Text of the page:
The Sound of Healing

Two years ago I was a stranger to sound bath classes.
 
I don’t have any background in music. You don’t want me to sing, trust me. And I never played any instrument for more than a hot minute. But at certain times in our lives we are guided towards the next step in our development. Even if we have zero previous experience.
 
One day, visiting my Reiki teacher, I noticed that she had a collection of seven dusty quartz bowls sitting on a high shelf. I asked why wasn’t she using them? She said they were too heavy for her.
 
She explained further how she obtained those bowls on sacred Mount Shasta in California, on the auspicious occasion of Vesak, the day people celebrate the Buddha’s birth. So for her, those bowls were very meaningful, even if she wasn’t using them. She had them shipped across the country from California to Miami.
 
Like the true teacher and mentor she is to me, she said that if I wanted I could take them, because she knew the bowls would be in the right hands.
 
I went back home that day, with those seven bowls in our car, and I surprised my husband with our first set of crystal bowls that pretty much occupied half of our living room. I had no clue how to use them. Dennis had recently completed his first training in sound healing but had no real instruments to play with until that moment. So we both started playing with them and experimenting with the healing benefits of sound. We are both yoga, meditation, and Reiki practitioners with a soft spot for anything therapeutic that helps our students to cope with depression, stress, grief, and mental health issues.
 
A couple of months later, we both took another training in sound healing with crystal bowls, led by our friend Andrew Clark from 1111 Vibe. And, for both of us, the journey into the art and science of sound healing went deeper.
 
I began to add some sort of sound element to almost all of my yoga classes, using crystal bowls, chimes, metal bowls, and drums. To this day, I am still not a sound expert but I do notice a profound transformation in my students when they let go of their thoughts and relax under the power of sound. And the feedback they give has been extremely positive and encouraging.
 
When I first started going to sound bath classes I was dealing with grief, the passing of my mom. I was having trouble finding outlets to process my emotions in a supportive environment. I was also still recovering from an episode of depression. In reality I found it difficult to be still, and I was packing my schedule with activity in order to avoid confronting deep feelings of sadness, grief, resentment, forgiveness, and more.
 
I made the commitment to take one weekly class, just to have a chance to be still in one spot, for one hour, not doing anything, not checking my phone. I also knew there was something mysteriously healing about those waves of sound.
 
Through those classes I experience to feel the journey from my surface-level monkey mind into a more quiet state where my breath stabilizes and flows rhythmically, and finally into another state, a sort of in-between place called the hypnagogic state, between waking and sleeping. I found that when I am in that state, I can see myself and my stories with a level of detachment of compassion that is hard to find in my daily life. In the waves of sound and the silence in my mind, I was able to start processing certain deeply buried emotional issues that had been holding me back.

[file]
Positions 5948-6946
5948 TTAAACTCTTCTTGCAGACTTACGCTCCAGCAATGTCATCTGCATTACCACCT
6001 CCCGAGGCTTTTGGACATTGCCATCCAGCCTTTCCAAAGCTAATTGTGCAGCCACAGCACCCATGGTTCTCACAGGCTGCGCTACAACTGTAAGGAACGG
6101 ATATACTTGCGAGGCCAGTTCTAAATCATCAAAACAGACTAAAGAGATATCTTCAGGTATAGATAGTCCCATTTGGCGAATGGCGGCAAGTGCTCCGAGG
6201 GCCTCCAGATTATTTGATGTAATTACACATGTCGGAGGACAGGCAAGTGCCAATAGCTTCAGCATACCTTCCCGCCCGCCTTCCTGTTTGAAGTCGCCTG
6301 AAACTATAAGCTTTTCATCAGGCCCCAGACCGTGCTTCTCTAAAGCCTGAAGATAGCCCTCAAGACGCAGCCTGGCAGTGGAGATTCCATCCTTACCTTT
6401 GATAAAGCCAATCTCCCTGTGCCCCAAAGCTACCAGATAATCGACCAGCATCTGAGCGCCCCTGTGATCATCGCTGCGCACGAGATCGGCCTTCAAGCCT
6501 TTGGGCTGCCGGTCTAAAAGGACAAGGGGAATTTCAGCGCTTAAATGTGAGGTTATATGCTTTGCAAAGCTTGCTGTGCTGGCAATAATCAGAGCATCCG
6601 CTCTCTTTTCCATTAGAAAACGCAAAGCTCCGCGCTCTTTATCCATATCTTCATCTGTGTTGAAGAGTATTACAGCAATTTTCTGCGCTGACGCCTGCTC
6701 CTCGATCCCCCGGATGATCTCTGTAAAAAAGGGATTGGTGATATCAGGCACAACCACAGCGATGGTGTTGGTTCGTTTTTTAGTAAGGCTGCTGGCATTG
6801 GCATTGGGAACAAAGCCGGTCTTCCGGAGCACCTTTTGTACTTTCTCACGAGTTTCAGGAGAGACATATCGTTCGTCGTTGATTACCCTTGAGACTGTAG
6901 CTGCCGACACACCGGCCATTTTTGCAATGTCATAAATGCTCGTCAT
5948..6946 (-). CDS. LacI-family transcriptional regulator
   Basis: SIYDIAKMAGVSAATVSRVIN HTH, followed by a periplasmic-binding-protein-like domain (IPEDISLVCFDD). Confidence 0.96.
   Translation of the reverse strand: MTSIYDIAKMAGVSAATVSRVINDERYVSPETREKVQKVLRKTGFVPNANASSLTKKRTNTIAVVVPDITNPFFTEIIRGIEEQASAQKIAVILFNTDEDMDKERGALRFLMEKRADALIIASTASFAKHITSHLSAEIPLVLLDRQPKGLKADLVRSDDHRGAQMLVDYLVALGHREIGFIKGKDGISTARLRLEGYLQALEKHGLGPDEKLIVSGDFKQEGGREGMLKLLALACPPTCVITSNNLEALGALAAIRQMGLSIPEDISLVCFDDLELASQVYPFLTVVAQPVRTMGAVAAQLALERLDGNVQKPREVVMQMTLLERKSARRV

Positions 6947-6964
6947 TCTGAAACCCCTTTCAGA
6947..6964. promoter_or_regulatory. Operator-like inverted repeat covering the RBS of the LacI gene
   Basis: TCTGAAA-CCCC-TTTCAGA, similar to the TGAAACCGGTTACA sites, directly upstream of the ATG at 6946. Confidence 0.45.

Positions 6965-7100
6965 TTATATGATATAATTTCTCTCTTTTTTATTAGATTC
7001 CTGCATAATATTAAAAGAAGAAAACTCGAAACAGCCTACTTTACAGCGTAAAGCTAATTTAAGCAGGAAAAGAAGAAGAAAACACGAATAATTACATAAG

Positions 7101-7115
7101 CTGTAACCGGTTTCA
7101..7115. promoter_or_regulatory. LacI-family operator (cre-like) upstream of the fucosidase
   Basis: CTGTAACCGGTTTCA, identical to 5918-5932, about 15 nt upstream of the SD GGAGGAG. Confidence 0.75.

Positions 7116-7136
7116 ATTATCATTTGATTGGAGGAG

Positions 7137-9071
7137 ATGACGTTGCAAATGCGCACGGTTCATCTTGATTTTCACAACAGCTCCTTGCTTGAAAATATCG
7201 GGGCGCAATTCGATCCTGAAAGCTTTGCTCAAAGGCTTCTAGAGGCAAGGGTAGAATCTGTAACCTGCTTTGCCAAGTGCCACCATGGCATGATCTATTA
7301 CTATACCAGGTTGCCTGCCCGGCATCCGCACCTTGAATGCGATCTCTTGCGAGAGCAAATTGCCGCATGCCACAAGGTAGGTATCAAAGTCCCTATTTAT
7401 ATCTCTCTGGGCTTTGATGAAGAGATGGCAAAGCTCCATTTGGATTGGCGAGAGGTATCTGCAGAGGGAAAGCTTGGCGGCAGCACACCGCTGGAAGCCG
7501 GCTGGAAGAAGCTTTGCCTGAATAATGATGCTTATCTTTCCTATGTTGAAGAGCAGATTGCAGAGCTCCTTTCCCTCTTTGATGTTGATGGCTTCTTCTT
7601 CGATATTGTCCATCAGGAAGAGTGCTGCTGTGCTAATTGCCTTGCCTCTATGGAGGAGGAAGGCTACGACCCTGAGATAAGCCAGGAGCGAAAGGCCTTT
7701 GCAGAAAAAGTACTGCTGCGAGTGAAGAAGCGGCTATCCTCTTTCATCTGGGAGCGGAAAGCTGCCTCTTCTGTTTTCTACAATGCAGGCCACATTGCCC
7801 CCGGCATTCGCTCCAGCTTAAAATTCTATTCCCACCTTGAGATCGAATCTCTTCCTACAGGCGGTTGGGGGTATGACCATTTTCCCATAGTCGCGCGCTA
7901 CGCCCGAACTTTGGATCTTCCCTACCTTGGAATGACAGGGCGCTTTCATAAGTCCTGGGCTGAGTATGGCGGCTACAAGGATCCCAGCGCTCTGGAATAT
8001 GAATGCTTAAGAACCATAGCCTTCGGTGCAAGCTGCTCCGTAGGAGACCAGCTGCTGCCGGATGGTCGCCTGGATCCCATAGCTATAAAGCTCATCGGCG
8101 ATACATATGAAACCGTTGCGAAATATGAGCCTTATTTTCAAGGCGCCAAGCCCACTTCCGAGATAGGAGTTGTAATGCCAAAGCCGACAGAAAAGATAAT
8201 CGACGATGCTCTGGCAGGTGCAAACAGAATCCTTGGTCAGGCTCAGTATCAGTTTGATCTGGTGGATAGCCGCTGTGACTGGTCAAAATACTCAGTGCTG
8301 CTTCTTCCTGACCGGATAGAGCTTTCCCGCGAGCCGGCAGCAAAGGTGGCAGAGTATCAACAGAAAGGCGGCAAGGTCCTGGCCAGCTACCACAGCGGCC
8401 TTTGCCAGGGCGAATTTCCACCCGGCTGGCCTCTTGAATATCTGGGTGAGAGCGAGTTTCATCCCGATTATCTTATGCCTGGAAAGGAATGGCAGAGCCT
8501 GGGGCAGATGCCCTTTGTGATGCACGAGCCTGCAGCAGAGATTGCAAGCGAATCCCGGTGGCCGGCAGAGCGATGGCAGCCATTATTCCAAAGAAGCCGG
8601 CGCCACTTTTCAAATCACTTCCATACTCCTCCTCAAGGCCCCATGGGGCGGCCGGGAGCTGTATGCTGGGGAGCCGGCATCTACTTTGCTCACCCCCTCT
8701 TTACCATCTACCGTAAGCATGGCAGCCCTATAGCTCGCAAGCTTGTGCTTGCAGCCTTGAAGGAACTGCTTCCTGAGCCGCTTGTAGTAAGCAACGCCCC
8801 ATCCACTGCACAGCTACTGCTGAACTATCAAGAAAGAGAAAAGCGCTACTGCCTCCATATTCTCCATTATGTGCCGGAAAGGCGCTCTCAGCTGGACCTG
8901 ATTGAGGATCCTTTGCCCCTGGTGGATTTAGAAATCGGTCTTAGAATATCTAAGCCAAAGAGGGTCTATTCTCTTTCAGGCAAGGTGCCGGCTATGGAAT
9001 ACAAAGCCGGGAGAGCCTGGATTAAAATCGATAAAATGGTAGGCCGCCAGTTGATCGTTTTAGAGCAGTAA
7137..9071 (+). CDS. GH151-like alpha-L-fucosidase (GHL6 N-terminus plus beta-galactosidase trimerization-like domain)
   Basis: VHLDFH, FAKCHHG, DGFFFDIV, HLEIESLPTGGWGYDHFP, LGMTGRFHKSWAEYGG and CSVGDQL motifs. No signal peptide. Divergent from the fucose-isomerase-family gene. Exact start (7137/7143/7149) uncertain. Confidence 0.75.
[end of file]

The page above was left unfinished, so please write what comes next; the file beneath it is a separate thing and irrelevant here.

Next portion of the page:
Certain sounds resonate with specific parts of the body. Sometimes I hear more sounds through one ear than the other. Sometimes the sounds are so powerful that I feel it going through my skin, vibrating through the walls and the floor. Sometimes certain sounds resonate in the body and help us release accumulated emotional and physical tension.
 
Sound bath classes have been an important element in my healing process, as well as for many of my clients. For some of them this has been a blessing because they deal with high levels of anxiety and insomnia, and they find that through sound therapy they can actually relax and have a good night’s sleep.
 
If you’ve never experienced a sound bath before, imagine lying on your back on soft cushions, covered with a blanket, and perhaps even with an eye mask. Sound waves from various instruments begin to wash over you and carry you deeper and deeper into relaxation. At a certain point you might become so relaxed that you drift and then suddenly you’re back and you’re like, “What was that? Why was I remembering that childhood experience just now?” or “Why was I seeing colors?” And then you let the thoughts go and relax back into the cradling bath of sound, which is a physical experience. And calmness and relaxation take over again.
 
I think sound healing is the next frontier. Don’t miss the opportunity to discover a new way of relating to yourself. Like yoga and meditation, it may even have a transformative effect on your interactions with others.
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Photo credits: Ken Chan – unsplash.com
Adrian Molina has been teaching yoga continuously since 2004. He is a well-known and respected instructor in Miami and New York, with an extensive worldwide following through his platform and school of yoga, Warrior Flow (http://www.warriorflow.com). Adrian and his husband Dennis reside in Miami and frequently lead workshops and international retreats in NYC and around the world. Adrian is also a writer, massage therapist, Reiki healer, meditation teacher, sound therapist, and a Kriya yoga practitioner in the lineage of Paramahansa Yogananda. Adrian is also recognized for the community-building work he does in Miami and beyond.
 

 

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